The 1940s witnessed the worst military conflict in world history. Out of more than 70 million combatants from 70 different countries, the editors at Digital History estimate about 17 million dead, including about 400,000 American military personnel out of more than 15 million in uniform. All of those figures exclude other types of casualties (such as wounded) and also civilian deaths, which vary widely by source, but which probably exceeded 50 million overall, included nearly 6 million European Jews in Nazi death camps. There had been plenty of warnings of impending conflict, but nothing that could have anticipated this type of carnage. Americans seemed especially determined to learn lessons from this immense bloodletting. The United States was not really isolationist in the years between 1919 and 1941, but there had been a palpable sense of disconnection with the rising tide of problems in Europe and Asia. As Russell Baker put it in his memoir, Growing Up, “worlds were burning, but they seemed far away.” Baker remembers his family mocking the “sausage-stuffers” of the German American Bund (pictured to the right, marching in New York in 1939). His mother memorably claimed in 1939, while they lived in Baltimore, that “This is England’s war. Let England fight it.” Yet once the Japanese launched a surprise attack on Pearl Harbor on December 7, 1941, such cautious sentiment shifted dramatically. Under the leadership of Franklin Roosevelt, the United States quickly moved to engage in the global conflict on multiple fronts, not only in the Pacific against Imperial Japan, but also in support of the Allied powers in the European fight against Nazi Germany and Fascist Italy. The war turned much of the politics of the previous generation upside down. The US was now allied with the Soviet Union. American men and materials were being rushed overseas. Women were working and contributing mightily to the war effort on what was called the “homefront.” There were also periods of terrible panic, such as the decision to relocate Japanese and Japanese-Americans on the West Coast to internment camps. Throughout this turbulent period, however, the United States continued to lead what many were already calling the “united nations” against a range of totalitarian threats. There was still some signs of economic, social and racial troubles at home, but the national focus had generally moved away from the kind of domestic concerns that had dominated during the Great Depression. Military victory came in the summer of 1945, but not before a new U.S. president, Harry Truman, felt compelled to authorize the dropping of two atomic bombs on the Japanese cities of Hiroshima and Nagasaki. The world’s most destructive war had finally produced the world’s most destructive weapon. The atomic age proved difficult for policymakers in the Cold War era to handle –though somehow, they did. As it began, however, Russell Baker reported that he and his family were utterly unaware that “anything very extraordinary had happened.” Instead, the young naval aviator-in-training went home, a veteran but not a combat hero, and returned to a new life, like millions of other Americans in the 1940s, in the shadow of terrible war, but still proud of the nation’s sacrifices for global freedom and full of hope for a better future.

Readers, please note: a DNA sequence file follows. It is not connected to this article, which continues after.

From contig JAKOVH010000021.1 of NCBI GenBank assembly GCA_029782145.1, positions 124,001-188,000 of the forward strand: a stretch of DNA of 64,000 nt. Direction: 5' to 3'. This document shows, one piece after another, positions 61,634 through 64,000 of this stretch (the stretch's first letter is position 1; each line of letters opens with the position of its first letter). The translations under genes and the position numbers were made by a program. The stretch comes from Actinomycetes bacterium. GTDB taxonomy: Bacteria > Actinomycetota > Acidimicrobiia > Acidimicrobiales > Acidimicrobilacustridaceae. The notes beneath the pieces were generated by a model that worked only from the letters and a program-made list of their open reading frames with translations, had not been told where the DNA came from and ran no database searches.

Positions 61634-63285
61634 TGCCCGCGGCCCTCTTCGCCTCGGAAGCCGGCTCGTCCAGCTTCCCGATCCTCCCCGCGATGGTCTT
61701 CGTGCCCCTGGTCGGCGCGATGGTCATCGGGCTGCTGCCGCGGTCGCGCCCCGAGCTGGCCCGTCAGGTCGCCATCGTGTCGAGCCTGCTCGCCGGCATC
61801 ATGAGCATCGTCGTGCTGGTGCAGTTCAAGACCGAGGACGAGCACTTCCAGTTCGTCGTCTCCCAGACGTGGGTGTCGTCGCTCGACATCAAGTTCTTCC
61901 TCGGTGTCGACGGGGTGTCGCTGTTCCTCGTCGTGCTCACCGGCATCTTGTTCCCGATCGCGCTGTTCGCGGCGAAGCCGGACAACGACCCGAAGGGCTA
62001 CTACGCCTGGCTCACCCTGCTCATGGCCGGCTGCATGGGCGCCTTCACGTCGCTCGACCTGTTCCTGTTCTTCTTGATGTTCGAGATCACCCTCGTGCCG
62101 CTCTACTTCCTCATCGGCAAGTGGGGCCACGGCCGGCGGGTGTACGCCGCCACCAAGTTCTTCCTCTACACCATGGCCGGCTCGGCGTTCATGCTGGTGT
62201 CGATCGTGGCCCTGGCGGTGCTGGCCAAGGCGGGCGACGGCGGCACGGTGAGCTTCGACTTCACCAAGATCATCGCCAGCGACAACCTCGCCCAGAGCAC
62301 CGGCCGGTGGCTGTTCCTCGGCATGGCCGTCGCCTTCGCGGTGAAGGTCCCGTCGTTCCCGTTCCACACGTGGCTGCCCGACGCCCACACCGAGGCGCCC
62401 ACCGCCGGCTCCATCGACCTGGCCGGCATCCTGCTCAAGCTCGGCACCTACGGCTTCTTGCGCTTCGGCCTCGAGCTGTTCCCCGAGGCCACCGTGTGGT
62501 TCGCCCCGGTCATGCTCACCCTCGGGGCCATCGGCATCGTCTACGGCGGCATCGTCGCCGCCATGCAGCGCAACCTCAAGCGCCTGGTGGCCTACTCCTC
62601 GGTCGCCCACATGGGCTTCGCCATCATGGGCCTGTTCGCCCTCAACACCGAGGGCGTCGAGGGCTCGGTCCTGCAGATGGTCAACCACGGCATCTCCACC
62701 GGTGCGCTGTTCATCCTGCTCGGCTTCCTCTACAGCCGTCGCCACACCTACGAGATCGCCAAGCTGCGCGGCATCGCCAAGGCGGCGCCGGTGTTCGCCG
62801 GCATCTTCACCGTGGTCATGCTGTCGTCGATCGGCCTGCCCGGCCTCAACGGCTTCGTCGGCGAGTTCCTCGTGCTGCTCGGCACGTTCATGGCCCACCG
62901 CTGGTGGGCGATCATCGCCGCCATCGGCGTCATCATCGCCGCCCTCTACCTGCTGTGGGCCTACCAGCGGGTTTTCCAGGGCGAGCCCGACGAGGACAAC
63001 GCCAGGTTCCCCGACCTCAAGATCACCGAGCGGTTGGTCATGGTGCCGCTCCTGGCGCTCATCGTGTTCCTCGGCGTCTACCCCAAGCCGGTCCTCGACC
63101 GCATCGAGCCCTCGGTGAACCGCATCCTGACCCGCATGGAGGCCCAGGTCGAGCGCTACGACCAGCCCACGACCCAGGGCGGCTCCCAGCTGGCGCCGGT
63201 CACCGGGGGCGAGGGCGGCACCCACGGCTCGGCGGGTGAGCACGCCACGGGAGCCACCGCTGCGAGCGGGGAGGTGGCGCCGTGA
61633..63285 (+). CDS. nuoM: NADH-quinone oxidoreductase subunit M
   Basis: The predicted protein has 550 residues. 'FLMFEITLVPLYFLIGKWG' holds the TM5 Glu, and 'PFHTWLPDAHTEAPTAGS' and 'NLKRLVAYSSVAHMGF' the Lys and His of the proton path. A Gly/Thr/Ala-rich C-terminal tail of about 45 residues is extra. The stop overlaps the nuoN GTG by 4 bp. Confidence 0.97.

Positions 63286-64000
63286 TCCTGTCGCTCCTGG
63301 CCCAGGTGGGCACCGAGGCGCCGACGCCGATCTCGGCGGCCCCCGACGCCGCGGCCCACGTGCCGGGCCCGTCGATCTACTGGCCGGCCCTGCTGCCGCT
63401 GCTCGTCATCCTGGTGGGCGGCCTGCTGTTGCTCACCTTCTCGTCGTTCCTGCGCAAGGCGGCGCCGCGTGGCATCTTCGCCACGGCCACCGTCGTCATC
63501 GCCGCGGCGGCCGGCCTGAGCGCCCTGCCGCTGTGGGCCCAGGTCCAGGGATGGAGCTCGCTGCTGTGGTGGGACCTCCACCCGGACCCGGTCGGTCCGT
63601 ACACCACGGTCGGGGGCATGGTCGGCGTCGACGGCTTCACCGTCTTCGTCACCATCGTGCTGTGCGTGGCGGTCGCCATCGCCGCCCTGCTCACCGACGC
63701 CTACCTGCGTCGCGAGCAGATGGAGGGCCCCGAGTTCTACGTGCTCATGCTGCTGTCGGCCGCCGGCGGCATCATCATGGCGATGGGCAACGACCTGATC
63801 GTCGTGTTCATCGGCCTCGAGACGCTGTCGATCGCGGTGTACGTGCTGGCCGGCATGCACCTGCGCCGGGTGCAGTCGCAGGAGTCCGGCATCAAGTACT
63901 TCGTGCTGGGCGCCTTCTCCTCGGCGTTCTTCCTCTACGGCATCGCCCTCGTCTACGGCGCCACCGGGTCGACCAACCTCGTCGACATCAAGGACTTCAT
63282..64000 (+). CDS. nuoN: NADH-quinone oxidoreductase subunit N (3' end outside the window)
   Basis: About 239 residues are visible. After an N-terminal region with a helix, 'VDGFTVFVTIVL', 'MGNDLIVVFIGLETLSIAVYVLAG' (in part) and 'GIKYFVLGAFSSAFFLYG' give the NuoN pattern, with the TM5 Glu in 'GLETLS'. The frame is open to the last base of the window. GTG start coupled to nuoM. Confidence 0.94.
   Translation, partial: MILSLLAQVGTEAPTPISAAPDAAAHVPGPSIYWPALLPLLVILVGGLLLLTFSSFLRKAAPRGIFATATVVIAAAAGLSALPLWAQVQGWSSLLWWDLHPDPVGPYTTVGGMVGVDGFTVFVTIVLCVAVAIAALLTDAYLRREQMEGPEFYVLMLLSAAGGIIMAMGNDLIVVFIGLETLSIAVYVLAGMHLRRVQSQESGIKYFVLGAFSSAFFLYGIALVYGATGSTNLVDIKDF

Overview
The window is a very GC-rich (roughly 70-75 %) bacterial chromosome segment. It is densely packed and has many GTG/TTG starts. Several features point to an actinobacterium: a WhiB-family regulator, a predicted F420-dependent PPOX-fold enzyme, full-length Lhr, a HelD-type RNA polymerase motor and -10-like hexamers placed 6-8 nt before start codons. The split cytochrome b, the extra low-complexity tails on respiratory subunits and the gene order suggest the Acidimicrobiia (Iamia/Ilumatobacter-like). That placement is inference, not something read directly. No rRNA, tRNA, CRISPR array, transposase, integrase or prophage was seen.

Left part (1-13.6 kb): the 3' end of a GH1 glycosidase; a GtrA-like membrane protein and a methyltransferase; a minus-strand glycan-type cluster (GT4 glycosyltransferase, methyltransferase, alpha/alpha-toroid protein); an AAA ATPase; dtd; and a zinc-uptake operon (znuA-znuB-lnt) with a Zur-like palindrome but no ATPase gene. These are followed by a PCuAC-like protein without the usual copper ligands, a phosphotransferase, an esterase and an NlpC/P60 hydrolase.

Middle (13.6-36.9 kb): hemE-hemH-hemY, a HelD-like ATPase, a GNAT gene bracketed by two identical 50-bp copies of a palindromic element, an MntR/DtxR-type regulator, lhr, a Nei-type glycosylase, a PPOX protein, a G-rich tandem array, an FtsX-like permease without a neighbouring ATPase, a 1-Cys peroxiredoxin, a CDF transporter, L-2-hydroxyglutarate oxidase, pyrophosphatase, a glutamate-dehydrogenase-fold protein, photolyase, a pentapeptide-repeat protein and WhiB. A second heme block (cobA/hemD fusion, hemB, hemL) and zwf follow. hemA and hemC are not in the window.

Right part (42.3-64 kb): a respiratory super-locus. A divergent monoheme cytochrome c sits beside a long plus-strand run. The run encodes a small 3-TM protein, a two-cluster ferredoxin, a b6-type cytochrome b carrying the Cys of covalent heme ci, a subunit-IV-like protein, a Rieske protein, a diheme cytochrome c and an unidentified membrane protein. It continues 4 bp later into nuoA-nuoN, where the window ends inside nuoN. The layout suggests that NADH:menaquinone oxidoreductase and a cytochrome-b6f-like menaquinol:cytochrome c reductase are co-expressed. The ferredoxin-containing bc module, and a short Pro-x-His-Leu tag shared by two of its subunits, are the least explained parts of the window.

Online Textbook Resources
World War II from Digital History (Mintz and McNeil)
Early Cold War from Digital History (Mintz and McNeil)
World War II (National Geographic)